For a lot of first-timers visiting the Eternal City, many find it to be an eternal disappointment.
From crafty pickpockets and heaving crowds to tourist traps around every corner, Rome is not an “easy” city to enjoy…
But don’t worry – if you’re visiting Rome any time soon, I’ve put together a list of oddly specific Rome travel tips to ensure your trip is a roaring, calorie-packed success.
I’ve been to Rome three times now, with each visit better than the last. I chalk that up to learning through painful trial and error all the eccentricities and traps that this magically frustrating city has to offer.
(Although full disclosure: the first time, I literally got robbed within 15 min of arrival, so I guess that’s a pretty low bar.)
So, if it’s your first time in the Eternal City, here are some highly important must-knows before you visit Rome. Trust me – with these Rome tips in hand, you’re guaranteed to have the trip of a lifetime.
Save this list of Rome travel tips for later!
You’ll be very glad you did.
Rome Travel Planning Tips
Let’s start with some planning-related Rome tips to help you with flights, booking hotels in Rome, choosing dates, the best times to visit Rome, etc.
Learn the tricks to getting cheap flights TO Rome
If you haven’t booked your flights to Rome yet, be sure to check out my guide on how to get the cheapest flights to Europe. I promise it’ll save you hundreds of dollars on your flight!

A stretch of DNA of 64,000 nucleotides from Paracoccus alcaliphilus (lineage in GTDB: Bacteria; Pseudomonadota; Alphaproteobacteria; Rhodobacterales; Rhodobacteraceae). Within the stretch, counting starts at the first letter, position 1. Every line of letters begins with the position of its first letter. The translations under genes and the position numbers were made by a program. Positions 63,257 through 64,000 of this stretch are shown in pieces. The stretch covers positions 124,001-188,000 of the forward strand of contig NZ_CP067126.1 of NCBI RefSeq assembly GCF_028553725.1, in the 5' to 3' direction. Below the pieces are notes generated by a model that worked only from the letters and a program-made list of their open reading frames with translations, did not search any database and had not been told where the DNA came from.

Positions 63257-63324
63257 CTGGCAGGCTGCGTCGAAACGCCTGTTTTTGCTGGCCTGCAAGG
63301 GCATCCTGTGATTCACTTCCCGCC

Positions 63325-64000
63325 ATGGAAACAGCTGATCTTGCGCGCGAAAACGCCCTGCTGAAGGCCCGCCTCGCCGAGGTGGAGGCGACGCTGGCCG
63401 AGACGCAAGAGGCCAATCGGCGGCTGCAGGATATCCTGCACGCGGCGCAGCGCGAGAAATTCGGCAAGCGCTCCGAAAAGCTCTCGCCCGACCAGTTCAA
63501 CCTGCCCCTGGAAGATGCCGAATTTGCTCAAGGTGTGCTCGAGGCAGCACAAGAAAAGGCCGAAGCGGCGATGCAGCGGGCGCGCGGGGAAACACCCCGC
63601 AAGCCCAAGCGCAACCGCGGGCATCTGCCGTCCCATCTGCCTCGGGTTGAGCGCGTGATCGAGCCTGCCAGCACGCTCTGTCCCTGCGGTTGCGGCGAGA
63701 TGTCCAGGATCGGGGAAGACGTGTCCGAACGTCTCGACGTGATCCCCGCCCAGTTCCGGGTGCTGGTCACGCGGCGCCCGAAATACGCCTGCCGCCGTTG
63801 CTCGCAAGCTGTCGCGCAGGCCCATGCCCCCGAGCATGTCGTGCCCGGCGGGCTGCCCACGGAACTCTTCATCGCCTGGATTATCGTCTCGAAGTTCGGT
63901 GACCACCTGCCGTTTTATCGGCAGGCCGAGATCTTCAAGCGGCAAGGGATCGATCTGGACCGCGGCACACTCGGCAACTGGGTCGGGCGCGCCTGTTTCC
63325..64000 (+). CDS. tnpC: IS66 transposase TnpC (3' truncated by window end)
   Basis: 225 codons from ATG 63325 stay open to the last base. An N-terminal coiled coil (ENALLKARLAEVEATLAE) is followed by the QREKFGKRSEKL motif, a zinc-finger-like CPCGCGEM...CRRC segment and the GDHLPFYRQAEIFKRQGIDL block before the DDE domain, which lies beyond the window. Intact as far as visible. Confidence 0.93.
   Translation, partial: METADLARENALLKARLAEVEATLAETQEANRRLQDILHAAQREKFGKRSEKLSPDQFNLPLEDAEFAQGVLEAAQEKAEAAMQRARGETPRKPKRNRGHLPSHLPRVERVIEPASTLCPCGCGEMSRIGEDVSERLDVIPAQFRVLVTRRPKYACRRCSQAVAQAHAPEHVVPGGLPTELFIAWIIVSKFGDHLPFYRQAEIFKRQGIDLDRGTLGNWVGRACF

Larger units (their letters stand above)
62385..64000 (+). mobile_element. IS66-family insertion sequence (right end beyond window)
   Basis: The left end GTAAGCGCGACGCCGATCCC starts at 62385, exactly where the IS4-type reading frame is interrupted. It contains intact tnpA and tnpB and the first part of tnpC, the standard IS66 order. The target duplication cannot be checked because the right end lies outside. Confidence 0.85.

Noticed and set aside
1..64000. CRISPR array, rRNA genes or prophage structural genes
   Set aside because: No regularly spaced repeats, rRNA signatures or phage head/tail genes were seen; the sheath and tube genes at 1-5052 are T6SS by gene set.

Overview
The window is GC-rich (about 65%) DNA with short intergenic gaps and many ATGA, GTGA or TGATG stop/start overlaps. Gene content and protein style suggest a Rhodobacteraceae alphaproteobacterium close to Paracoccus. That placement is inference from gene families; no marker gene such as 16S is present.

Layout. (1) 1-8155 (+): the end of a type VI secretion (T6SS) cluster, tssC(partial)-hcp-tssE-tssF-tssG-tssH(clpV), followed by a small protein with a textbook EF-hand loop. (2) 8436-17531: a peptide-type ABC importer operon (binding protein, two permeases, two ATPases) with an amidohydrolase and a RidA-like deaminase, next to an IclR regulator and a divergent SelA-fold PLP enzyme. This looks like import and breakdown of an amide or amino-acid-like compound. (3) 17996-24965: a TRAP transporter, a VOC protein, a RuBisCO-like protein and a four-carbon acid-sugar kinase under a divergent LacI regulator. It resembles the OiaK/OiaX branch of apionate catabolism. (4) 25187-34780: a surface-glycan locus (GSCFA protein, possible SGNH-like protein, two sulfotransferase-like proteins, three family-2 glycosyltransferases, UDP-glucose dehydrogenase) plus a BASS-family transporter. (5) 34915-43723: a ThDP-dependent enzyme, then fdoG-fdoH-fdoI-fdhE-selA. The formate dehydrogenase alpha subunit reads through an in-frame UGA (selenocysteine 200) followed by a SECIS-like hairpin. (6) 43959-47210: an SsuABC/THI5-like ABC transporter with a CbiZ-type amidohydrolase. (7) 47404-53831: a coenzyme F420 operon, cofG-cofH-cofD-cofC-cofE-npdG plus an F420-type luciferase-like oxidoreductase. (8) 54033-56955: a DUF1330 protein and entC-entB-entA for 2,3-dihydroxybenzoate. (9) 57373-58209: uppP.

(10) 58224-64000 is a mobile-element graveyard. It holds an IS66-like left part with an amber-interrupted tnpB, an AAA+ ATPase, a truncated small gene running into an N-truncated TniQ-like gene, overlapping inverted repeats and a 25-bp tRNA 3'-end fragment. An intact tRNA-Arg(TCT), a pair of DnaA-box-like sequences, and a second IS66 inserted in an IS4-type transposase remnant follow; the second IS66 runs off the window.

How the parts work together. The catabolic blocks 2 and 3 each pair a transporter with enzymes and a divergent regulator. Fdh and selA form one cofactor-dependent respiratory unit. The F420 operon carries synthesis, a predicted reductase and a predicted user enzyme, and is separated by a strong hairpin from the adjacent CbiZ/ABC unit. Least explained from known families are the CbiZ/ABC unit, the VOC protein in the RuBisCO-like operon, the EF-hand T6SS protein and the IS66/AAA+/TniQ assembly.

Consider flying into Rome’s cheaper, smaller (and more central) airport
Rome Fiumicino Airport (AKA the Leonardo da Vinci Airport) is Rome’s main international airport. If you are coming from overseas, this will likely be your point of entry.
This airport is located in Fiumicino, about 40km west of Rome’s historical centre, right by the sea.
Getting to/from Rome’s Termini (central) station can be as quick as 32 minutes if you take the Leonardo Express Train (14 euros) or as long as an hour or so if you take some regional trains with stops and connections.
If however you are flying from within Europe, then a cheaper alternative may be Rome Ciampino Airport, which is only 12.5km away from Rome’s historical center and services budget airlines like RyanAir and WizzAir.
A train from Ciampino to Rome’s Termini station can be as quick as 14 minutes and costs only 1.50, so it’s a great way to save time/money if you’re on a budget.
NOTE: Budget airlines come with their own set of unique struggles, but if saving money is a big priority for you, then flying into Ciampino is worth looking into.
Avoid peak season in Rome if you can